Ad­ina Rishe Gewirtz, Can­dlewick Press (APRIL), Hard­cover $18.99 (576pp), 978-0-7636-6036-9

Foreword Reviews - - Foresight / Fantasy -

Thir­teen-year-old Su­san be­gins Ad­ina Rishe Gewirtz’s Blue Win­dow “be­cause Su­san is the one who names things.” One long De­cem­ber evening, dur­ing the span be­tween day and night that she calls “blue win­dow time,” her fam­ily room win­dow ac­tu­ally glows an opaque cobalt color. Su­san and her four sib­lings in­ves­ti­gate, never sus­pect­ing that they’ll fall out the other side into the strange world of Gan­bi­har, where prophe­cies speak of the five pow­er­ful ones who will bring hope of light when the danger grows.

Su­san and her twin, Max, are as dif­fer­ent and alike as they are from the rest of their sib­lings—eleven-year-old Nell, eight-year-old Kate, and seven-year-old Jean. But as the old­est, they’re the de facto lead­ers, even when they find them­selves out of their depth in the Do­main of Gan­bi­har.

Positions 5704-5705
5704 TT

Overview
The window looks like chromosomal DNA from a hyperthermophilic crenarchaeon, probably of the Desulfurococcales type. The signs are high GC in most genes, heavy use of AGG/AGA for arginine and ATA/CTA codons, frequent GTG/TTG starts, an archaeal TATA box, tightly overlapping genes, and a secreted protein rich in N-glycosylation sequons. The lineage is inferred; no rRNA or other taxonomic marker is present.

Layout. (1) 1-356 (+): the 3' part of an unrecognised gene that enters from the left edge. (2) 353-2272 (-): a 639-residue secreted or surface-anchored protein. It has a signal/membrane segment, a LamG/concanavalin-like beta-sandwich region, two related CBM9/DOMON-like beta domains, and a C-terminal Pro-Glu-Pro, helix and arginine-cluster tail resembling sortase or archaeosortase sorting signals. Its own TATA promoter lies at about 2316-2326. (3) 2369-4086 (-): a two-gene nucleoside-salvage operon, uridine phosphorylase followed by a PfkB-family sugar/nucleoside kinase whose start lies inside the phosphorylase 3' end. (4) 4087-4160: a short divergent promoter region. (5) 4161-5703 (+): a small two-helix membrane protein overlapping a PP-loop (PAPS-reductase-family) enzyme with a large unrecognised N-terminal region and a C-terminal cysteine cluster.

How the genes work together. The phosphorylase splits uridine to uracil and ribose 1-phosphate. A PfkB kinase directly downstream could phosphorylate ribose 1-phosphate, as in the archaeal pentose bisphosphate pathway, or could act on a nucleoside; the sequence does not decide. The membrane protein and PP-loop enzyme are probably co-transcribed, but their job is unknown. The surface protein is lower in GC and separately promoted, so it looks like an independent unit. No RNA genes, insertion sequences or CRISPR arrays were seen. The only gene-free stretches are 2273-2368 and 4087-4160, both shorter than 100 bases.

Sur­rounded by de­formed, an­i­mal­is­tic hu­mans who have sur­vived the De­struc­tion and the Change un­der the lead­er­ship of the Ge­nius, none of the sib­lings knows whether they’ll sur­vive a place where magic seems real, fo­cused in­ten­tion grants power, and ap­pear­ances aren’t what they seem.

Each sib­ling is given a sec­tion of the novel to nar­rate, and as per­spec­tives shift, who these sib­lings are and who they’re be­com­ing is con­tin­u­ally re­con­fig­ured. As they learn about the Ge­nius, the Fa­nat­ics, the Sleep­ers, and the Slash­ers who in­habit this world, each must con­struct new no­tions of good and bad, even as Gan­bi­har of­fers or de­nies them power, priv­i­lege, safety, and se­cu­rity ac­cord­ing to terms they’ve never be­fore known.

A clas­sic por­tal fan­tasy, Blue Win­dow re­veals the in­tri­ca­cies of in­di­vid­ual ex­pe­ri­ence. As each sib­ling wres­tles to un­der­stand Gan­bi­har’s so­ci­etal ethics and val­ues, di­ver­gent re­al­i­ties are cre­ated. Ul­ti­mately, the five sib­lings must rec­on­cile these truths and their re­la­tion­ships to each other if they’re go­ing to get home—or even sur­vive.

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